Vinh – Day 2

We traveled for about an hour to Giao Xu Ru Dat to have lunch with a family of one of the Vietnamese seminarians in Christchurch.  We managed to borrow a step-through scooter, and persuaded a deacon from the local parish who can speak English to come with us.  Without him, having dinner with a family who cannot speak English would be like ‘ducks communicating chickens’ as Mum used to say….  He acted also as the lead scooter, negotiating the mad traffic!

The traffic was horrendous!  Many a times, the big trucks just tooted warnings of their approaching, especially when they encroached on our side of the road.  One just have to get out of the way!  The bike ride took about an hour – longer than I expected.  At Giao Xu Ru Dat, it was a pleasant lunch with much laughter…..  In this area, the villagers are definitely displaying ‘in your face’ Catholicism!  Approaching the small villages, one would see FOUR or more churches standing out in the horizon – all in European Gothic architecture (see photo below).  And there is no half measures here:…… large church buildings with with large grounds to match, mansions for presbyteries and other edifices for various Church-activities!!! New buildings here and there….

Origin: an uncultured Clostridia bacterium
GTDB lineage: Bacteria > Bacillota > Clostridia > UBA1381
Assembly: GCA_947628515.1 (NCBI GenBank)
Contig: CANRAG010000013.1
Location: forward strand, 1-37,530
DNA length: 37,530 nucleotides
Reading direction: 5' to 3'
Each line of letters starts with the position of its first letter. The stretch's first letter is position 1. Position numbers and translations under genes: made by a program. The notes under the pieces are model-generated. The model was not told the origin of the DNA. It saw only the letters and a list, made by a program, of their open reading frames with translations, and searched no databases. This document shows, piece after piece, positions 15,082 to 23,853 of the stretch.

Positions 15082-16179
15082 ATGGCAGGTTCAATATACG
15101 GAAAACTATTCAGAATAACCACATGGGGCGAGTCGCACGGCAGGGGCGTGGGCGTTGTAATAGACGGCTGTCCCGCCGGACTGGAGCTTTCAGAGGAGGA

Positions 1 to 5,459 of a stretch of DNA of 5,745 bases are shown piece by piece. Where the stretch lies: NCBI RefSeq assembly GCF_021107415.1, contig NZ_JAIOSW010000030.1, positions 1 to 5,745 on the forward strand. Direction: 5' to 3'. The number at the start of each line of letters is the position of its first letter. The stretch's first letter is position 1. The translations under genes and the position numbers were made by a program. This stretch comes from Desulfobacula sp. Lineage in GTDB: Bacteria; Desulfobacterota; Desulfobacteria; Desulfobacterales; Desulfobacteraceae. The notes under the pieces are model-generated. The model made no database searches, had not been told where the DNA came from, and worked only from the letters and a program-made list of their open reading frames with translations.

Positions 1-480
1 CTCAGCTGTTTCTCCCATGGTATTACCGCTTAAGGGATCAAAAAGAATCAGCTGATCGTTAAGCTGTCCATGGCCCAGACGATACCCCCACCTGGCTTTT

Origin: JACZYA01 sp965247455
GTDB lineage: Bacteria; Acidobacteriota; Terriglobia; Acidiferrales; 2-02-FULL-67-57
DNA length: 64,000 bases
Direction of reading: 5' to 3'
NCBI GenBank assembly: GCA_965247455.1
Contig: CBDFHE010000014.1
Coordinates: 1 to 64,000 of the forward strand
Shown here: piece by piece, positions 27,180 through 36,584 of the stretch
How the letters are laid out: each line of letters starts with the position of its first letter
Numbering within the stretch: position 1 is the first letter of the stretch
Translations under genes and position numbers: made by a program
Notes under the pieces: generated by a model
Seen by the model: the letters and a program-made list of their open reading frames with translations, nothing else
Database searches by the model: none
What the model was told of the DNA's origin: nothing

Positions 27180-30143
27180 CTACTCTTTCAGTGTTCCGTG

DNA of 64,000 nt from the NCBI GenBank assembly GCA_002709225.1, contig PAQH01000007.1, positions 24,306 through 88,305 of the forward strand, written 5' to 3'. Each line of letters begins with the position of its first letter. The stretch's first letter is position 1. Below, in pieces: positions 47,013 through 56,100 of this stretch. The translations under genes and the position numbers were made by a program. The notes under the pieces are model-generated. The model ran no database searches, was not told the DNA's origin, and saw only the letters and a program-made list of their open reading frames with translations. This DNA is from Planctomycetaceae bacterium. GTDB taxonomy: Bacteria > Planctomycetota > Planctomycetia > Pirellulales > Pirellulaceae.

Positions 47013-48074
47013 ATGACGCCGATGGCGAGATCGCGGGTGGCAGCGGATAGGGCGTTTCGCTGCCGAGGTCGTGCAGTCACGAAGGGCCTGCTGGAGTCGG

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Note the Churches!!

I have yet to come across any protestant Church!  There are temples here and there, and I have seen Buddhist monks as I travelled through Vietnam, but in the Catholic areas, one cannot see any other religious expression but Catholicism.  Its like saying to the authorities: ‘eat this!’

After lunch it was a trip home for a siesta.  There was less traffic as we took a different and more rural route.  However, the trucks that were on the road forced us off the road several times…… (photo is an example only, and taken from another spot later in the day)

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Tooot Toooot – GIVE WAY!


At 3pm, there were over 5000 youths gathered for Mass in the local parish next to the seminary.  It was a day of “Youth Formation” – on a Monday, and during School holidays.  They sang their hearts out.  The Church in Vietnam is definitely young and vibrant.

I did not do much photography even though I would have liked to stop on the bike rides.  It felt impolite to expect our ‘guide/translator’ to stop every so often.  Besides it was too hot!